All subspecies are referred to as "boa constrictors", while the nominate subspecies, B. c. constrictor, is often referred to specifically as the "red-tailed boa". Within the exotic pet trade, it is also known as a "BCC", an abbreviation of its scientific name, to distinguish it from other boa constrictor subspecies such as B. c. imperator, which is also regularly, and erroneously, referred to as a "red-tailed boa" or "common boa".
The boa constrictor is a large snake, although it is only modestly sized in comparison to other large snakes, such as the reticulated python and Burmese python, and can reach lengths from 3–13 ft (0.91–3.96 m) depending on the locality and the availability of suitable prey. Clear sexual dimorphism is seen in the species, with females generally being larger in both length and girth than males. As such, the usual size of mature female boas is between 7 and 10 ft (2.1 and 3.0 m), and 6 and 8 ft (1.8 and 2.4 m) for the males. Females commonly exceed 10 ft (3.0 m), particularly in captivity, where lengths up to 12 ft (3.7 m) or even 14 ft (4.3 m) can be seen. The largest documented non-stretched dry skin is deposited at Zoologische Staatssammlung München (ZSM 4961/2012) and measures 14.6 ft (4.45 m) without head. A report of a boa constrictor growing up to 18.5 ft (5.6 m) was later found to be a misidentified green anaconda.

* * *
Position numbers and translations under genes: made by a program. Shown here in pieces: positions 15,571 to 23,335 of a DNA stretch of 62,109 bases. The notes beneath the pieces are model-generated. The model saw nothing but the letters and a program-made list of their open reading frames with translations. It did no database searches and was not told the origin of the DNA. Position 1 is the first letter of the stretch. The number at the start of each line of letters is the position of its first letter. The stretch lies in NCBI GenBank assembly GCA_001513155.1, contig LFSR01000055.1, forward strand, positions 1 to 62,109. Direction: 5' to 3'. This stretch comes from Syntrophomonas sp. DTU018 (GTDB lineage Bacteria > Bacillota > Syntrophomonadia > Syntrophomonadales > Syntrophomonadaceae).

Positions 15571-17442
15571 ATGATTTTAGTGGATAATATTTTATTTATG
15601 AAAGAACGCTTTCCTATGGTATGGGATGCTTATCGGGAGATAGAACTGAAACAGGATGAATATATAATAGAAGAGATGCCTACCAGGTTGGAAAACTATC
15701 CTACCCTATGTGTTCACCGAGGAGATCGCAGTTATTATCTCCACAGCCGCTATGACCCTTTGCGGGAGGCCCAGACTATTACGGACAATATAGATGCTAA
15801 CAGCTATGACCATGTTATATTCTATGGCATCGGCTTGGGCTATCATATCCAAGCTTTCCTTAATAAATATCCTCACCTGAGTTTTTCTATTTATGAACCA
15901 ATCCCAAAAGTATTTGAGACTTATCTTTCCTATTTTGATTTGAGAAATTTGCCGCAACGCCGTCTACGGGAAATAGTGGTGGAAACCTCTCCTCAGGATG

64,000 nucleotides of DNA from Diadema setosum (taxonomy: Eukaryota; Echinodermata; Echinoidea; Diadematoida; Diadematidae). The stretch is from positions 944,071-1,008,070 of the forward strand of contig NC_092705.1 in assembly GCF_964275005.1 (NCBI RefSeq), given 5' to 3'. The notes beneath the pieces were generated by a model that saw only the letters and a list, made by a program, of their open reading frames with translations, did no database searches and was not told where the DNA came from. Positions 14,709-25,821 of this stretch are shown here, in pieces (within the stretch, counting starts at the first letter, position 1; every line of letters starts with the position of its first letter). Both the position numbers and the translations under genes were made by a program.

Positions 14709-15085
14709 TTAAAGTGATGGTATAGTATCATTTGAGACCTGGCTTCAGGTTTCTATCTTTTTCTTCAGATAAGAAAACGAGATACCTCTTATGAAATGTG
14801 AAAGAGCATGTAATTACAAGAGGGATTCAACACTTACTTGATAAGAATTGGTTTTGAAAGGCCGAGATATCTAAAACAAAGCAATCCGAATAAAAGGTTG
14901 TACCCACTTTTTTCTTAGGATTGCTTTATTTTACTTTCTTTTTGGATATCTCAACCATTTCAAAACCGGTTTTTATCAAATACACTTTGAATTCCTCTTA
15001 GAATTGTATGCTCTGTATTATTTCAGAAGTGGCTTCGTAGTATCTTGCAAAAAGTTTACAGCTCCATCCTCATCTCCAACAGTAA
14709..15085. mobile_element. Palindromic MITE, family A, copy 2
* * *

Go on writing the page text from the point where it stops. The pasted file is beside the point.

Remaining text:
The boa constrictor is a heavy-bodied snake, and large specimens can weigh up to 27 kg (60 lb). Females, the larger sex, more commonly weigh 10 to 15 kg (22 to 33 lb). Some specimens of this species can reach or possibly exceed 45 kg (100 lb), although this is not usual.